In the year I lived in Cleveland with my Uncle Eriks and Aunt Ingrid, I recall how many evenings after dinner, Eriks would end the day with a slice of rupmaize and some black tea.  I may entirely be making this up, but I remember this ritual where he would sit at the kitchen table and would fill a ceramic mug with deep black tea and he would lather a slice of rupmaize with butter and jam.

This was his dessert.

He was very particular in the details and I remember him once giggling as he explained them to us.

But I was only twelve and I didn’t get it then.

For my uncle, a survivor of war and tragedy, this was sacrament.  Literally, give us this day our daily bread.  As if to say, this stuff is the staff of life.  Just a little bit will carry us in a time of need.

And we all have, in every moment, a time of need.

So in this moment, on this morning, I think of my Aunt Ingrid who baked the bread. And my Uncle Eriks who so appreciated it.  And for both these things I thank them.

 

Eriks Ievins 5.18.30 – 8.31.09

Eriks

You were a crucible for memory now extinguished.

And you once said that one could only stand so much in a battleground, no matter who you were, before you were damaged.

You left Poland on January 22nd, 1945 in the late afternoon or evening. There was snow yet on the ground, minus 20 degrees Celsius. Your sister, my mother, sat in the wagon or was walking. You walked and drove the wagon all night long. At dawn’s light you stopped in an abandoned village and found food. You ate frozen bread and sausage from Gneisen. You stopped and rested the horses. It took 3 days and 4 nights to get to the Oder. All roads were clogged with soldiers and refugees, all of you fleeing Soviet artillery. The world itself was burning.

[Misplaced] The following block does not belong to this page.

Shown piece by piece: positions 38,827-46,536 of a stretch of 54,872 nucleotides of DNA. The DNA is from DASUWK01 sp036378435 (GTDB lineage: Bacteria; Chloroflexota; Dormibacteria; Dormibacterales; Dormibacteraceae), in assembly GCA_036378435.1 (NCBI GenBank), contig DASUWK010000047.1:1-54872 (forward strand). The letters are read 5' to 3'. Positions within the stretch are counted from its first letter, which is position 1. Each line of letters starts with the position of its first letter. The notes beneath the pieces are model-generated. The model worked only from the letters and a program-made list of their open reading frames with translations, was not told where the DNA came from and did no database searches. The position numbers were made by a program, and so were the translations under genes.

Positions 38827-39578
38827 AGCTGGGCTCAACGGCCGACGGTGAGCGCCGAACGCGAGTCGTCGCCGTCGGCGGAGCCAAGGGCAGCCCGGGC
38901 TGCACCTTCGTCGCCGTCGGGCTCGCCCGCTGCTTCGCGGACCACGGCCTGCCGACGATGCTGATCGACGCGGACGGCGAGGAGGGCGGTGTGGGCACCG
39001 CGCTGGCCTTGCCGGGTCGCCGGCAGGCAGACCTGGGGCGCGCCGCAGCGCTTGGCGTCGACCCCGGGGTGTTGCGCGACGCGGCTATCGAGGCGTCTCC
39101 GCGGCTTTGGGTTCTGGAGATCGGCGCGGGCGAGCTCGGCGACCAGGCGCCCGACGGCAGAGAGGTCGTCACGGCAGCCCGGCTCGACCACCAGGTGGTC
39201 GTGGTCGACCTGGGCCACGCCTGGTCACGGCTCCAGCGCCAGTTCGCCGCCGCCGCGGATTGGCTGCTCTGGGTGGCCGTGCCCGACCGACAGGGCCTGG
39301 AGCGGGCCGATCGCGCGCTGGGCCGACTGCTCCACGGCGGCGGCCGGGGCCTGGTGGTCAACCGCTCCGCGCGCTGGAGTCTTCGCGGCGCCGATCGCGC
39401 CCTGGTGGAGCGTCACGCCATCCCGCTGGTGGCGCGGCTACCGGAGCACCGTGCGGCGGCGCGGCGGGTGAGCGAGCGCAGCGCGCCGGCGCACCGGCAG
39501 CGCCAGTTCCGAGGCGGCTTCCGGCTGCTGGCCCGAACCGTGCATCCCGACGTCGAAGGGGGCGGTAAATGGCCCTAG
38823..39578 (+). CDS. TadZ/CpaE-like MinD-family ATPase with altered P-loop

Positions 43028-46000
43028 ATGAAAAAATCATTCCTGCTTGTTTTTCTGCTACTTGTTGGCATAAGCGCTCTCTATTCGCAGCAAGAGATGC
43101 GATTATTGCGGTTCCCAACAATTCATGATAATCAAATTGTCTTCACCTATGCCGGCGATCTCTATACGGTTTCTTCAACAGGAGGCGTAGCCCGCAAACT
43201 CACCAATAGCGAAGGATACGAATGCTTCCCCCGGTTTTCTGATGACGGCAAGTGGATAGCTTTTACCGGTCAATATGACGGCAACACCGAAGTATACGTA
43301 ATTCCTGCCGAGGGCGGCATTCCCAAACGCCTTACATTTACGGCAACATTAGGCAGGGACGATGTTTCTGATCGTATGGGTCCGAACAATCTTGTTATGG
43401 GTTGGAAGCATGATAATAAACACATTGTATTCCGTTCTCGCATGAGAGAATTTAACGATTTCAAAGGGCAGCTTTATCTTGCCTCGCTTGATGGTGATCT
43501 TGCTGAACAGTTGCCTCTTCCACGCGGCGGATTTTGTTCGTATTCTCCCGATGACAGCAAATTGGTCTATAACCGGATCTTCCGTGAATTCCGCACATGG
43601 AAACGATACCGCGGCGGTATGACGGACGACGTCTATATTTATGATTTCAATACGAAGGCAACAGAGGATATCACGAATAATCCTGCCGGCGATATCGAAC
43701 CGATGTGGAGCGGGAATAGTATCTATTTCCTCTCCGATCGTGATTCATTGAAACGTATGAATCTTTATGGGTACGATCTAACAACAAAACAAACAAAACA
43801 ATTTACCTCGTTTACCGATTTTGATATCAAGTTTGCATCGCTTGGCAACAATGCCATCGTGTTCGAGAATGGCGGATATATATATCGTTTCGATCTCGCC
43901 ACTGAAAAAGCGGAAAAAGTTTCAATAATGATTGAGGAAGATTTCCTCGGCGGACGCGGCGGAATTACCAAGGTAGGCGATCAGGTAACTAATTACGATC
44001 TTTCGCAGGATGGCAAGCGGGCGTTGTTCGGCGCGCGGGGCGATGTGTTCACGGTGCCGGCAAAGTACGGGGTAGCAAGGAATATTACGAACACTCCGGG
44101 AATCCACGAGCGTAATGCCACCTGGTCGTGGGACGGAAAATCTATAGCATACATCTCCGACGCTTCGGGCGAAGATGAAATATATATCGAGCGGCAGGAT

The air smelled like California, you said. You would later see it yourself when the flames tore through the chaparral in Pendleton. Smoke and fires and explosions.

In some way you muddled along hoping the bridges across the Oder would not be blown by the time you reached them. You crossed near Gistrien along with other refugees coming in from Prussia and others out of Poland.

Across the river, one of the Sulcs relatives pulled your father Julius aside. Well Julius, he said, you need to get out of range of the artillery and away from the river. Go south of the main road, the village will already be abandoned. On the road you had lossed Valja and Janis. Behind you, you had left your mother’s grave. Here though, you managed to get the horses in a barn and get yourself under some sort of roof. You had food, vegetable soup it was. And here, you found rest.

Thy portion is the goat: with heat consume him: let thy fierce
flame, thy glowing splendour, burn him.
With thine auspicious forms, O Jātavedas, bear this man to the
region of the pious.

The Sun receive thine eye, the wind thy spirit; go, as thy merit
is, to earth or heaven.
Go, if it be thy lot, unto the waters: go, make thy home in
plants with all thy members.

Away O Agni, to the Fathers, send him who, offered in thee,
goes with our oblations.
Wearing new life let him approach his offspring, and splendid, be
invested with body.

-from the Rigveda